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Raymond Challinor

Challinor’s Choice

(29 May 1969)

From Socialist Worker, No. 124, 29 May 1969, p. 4.
Transcribed & marked up by Einde O’ Callaghan for the Encyclopaedia of Trotskyism On-Line (ETOL).

NOBODY COULD DESCRIBE the journal The Economist as an organ of revolutionary sedition. So when it calls the Italian paper La Nazione ‘rabidly right wing’, one must assume that it errs on the side of understatement. Nevertheless, it is interesting to read what Signor Enrico Mattei, the editor of La Nazione, writes.

In a letter to The Economist (May 10), Signor Mattei outlined his paper’s policy:

‘Even considering the unrest and disorder which today disturb Italian public life, it has never thought of advocating as severe a law as the British one against persons who attack the police; nor of approving as harsh a law to regulate strikes as the one proposed by Mrs Barbara Castle.’

So here, in a nutshell, we have it: the Labour government is even more conservative than a ‘rabidly right wing’ paper. As one poster on an anti-trade union legislation demonstration put it: ‘Hitler is alive and well and living at Number Ten.’

And Eva Braun appears to be round the corner at the Department of Employment and Productivity.

Action, not words

THE MOST EFFECTIVE answer to those who talk about ‘going through the official, constitutional channels’ is that usually it achieves nothing. It was George Woodcock who talked at the 1963 TUC congress of moving from Trafalgar Square into Whitehall, from the demonstrations to the corridors of power.

But in the same year’s General Council report he showed how powerless the TUC was in influencing ministries. It mentioned the repeated attempts to get the government to provide specially adapted motor cars instead of a motor-tricycle for those who have lost both legs. ‘The TUC has pointed out tricycles are less reliable than cars,’ the report continued, ‘and in cases of breakdown disabled men have been stranded for long periods.’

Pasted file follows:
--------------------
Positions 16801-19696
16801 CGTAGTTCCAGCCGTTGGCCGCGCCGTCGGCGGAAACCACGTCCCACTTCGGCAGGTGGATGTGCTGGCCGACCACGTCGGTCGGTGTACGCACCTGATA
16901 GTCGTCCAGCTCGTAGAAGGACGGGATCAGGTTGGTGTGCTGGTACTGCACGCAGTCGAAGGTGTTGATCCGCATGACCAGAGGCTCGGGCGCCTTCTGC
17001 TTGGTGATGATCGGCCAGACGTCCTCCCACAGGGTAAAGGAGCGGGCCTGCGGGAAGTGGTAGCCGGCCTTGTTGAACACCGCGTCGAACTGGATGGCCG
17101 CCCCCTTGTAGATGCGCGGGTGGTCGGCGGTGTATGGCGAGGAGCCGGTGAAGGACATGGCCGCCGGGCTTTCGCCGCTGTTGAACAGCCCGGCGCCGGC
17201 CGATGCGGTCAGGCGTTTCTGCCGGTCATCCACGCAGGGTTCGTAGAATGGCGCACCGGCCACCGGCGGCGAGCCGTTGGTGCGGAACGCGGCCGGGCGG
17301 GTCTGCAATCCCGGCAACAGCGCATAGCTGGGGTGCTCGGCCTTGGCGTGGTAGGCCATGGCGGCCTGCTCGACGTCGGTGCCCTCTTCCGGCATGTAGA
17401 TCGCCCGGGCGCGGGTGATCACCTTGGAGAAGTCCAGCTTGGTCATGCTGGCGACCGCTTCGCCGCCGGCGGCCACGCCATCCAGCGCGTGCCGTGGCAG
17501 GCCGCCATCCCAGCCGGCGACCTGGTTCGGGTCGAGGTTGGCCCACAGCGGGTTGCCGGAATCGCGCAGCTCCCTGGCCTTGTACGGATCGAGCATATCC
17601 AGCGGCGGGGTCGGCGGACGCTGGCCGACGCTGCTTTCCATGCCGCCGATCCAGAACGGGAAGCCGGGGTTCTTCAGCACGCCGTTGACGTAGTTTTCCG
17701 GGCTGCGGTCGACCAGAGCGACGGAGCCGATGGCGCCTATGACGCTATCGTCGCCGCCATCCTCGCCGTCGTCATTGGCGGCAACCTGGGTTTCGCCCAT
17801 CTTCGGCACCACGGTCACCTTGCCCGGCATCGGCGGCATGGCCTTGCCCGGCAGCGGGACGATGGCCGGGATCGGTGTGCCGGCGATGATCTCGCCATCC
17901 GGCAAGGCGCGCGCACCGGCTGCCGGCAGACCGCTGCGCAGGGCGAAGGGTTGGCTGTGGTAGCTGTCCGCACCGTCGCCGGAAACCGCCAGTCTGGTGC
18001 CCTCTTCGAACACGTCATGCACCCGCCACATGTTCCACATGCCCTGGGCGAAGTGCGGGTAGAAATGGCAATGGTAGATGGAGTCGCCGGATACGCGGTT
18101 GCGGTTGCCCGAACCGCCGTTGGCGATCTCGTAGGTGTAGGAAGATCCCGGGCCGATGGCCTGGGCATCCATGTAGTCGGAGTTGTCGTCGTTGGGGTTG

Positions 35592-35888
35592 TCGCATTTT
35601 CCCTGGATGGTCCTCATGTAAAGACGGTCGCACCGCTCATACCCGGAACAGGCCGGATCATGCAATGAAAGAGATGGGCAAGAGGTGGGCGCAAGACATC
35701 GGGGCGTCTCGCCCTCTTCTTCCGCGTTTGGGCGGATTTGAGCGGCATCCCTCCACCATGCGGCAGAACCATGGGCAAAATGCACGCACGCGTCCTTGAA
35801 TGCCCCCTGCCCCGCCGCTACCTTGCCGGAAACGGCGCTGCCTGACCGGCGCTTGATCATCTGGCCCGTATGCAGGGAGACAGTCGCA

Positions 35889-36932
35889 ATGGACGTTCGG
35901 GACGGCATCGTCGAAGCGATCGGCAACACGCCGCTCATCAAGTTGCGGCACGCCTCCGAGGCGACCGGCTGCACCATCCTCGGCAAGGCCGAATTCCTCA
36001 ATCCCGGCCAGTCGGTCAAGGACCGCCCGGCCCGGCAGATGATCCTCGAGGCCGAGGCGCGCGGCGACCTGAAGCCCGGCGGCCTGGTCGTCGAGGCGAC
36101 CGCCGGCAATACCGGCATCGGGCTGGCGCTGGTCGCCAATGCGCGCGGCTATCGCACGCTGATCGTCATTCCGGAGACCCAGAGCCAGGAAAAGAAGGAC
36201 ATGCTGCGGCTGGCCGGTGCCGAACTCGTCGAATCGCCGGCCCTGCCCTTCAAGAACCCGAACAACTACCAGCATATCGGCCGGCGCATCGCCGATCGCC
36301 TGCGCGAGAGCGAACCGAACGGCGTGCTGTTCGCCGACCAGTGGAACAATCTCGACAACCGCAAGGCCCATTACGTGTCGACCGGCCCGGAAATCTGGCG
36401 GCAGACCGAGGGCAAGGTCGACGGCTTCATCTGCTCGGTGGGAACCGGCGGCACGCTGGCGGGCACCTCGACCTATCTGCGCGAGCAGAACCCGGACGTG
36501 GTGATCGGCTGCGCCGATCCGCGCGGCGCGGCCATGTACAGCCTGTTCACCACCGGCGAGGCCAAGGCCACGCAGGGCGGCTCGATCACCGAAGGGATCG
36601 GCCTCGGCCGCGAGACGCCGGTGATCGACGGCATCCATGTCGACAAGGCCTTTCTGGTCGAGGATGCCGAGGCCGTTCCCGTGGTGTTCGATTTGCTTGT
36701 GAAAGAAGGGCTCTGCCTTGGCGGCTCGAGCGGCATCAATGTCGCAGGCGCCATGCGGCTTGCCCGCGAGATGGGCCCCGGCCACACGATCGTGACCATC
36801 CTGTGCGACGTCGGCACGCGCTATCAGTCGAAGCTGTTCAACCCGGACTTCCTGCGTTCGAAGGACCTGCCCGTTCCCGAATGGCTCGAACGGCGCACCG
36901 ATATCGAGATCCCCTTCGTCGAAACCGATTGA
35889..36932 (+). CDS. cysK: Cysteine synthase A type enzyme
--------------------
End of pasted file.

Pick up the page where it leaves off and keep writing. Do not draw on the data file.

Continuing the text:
But the government remained unmoved. ‘Despite the injustice and hardship caused ... and the trifling cost involved, the representations of the TUC have had no effect.’ Nor have the sweet words of the General Council had any effect on this issue right down to the present day.

A more recent case, illustrating the same principle, comes from the Fire Service. If any man is killed on a fire-call, then his wife and dependents receive a pension. On other emergency calls, however, they are not protected. A few months ago, a Bolton fireman was killed while trying to rescue two children trapped in a disused coalmine. So his next-of-kin receive nothing.

The Fire Brigades Union have had repeated talks with Jim Callaghan, the Home Secretary. They have pointed out how anomalous the position is. They have shown that to extend existing protection for those killed in fires to other cases would involve the government in spending a trifling sum of money. But Callaghan adamantly refuses to budge.

Terry Parry, the FBU’s general secretary, is an exceptionally talented gentleman. He is the only trade union leader I know who has a British Empire Medal and at the same time defends Mao Tse-tung in the columns of Tribune! So if he can’t persuade Callaghan, who can?

The answer is less talk and more action. Only if the firemen down tools will the Home Office listen to their argument seriously.

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Last updated: 15 January 2021